where Ep is the emission rate for size group p, Sd is the probability source function, which is the probability of sediments accumulated at the topographic depression regions with bare surface, fp is the fraction of size group p within the soil, u is the surface wind speed, and ut is the threshold velocity of wind erosion determined by particle size and surface wetness. Note that while the anthropogenic emission rates were kept constant in the model, dust and sea-salt emissions had very strong temporal variations, depending on surface and meteorological conditions especially wind speed. Figure 1 shows the emissions for April 2001 for sulfur (SO2 and DMS), carbonaceous aerosols (BC + OC), dust, and sea salt in our forecast mode. Updated emissions from sporadically erupting volcanoes, biomass burning, and anthropogenic sources are incorporated in the analysis mode as the information has become available after the field operation. Dust source function Sd in the analysis mode is also modified based on the information from the ACE-Asia measurements (see section 3). These updated emissions (not shown) are currently being used in our postmission analysis mode.
Figure 1. Emissions of aerosols and precursor gases in April 2001 used in the GOCART forecast mode: (a) sulfur (DMS + SO2), (b) carbonaceous (BC + OC), (c) dust, and (d) sea salt.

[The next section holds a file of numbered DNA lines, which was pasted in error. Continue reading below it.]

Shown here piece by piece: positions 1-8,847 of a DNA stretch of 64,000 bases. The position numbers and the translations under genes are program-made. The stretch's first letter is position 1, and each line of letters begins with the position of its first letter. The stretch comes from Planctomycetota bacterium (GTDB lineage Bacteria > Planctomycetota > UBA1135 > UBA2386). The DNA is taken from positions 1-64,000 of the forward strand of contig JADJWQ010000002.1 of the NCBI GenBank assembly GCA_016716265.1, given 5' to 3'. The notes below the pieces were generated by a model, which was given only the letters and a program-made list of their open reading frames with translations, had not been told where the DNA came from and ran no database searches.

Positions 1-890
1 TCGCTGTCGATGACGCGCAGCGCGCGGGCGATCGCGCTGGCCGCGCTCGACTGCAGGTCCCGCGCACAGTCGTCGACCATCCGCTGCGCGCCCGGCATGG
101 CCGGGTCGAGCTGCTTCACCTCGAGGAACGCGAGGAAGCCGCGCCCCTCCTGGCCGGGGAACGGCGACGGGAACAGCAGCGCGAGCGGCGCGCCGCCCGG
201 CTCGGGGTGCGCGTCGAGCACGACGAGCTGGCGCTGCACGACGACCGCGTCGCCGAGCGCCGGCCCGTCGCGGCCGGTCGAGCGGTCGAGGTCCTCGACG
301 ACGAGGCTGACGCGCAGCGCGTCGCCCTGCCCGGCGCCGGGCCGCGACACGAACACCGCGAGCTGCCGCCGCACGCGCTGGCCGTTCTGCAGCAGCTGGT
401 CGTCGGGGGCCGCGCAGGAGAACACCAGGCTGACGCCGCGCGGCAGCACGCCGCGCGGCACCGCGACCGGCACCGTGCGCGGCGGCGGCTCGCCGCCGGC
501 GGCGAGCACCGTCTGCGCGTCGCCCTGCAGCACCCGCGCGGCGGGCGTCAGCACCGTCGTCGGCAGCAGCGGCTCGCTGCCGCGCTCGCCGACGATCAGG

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 The aerosol optical thickness was determined from the mass concentrations, size distributions, refractive indices, and hygroscopic properties of individual type of aerosols. We assumed lognormal size distributions for sulfate, OC, and BC aerosols with effective dry radii of 0.16, 0.09, and 0.04 μm, respectively, and lognormal size distributions for each discrete dust and sea salt size groups. The wavelength-dependent refractive indices are based on the Global Aerosol Data Set (GADS) [Köpke et al., 1997]. With the exception of dust, aerosols are considered to have different degrees of hygroscopic growth rate with ambient moisture. The hygroscopic growth factors are based on the GADS data and others [d'Almeida, 1991]. For example, at ambient relative humidity (RH) of 80%, the radius of wet sulfate, OC, BC, and sea-salt aerosols are a factor of 1.6, 1.5, 1.2, and 2 larger than their dry size. We assume that dust particle sizes do not change with RH, since dust aerosols contain little hygroscopic material and their radiative properties are relatively insensitive to changes in RH [Li-Jones et al., 1998]. All aerosol particles are treated as external mixtures due to the difficulties and high uncertainties in describing the degree of internal mixing (details of aerosol optical parameters and the calculation of optical thickness in the GOCART model have been provided by Chin et al. ).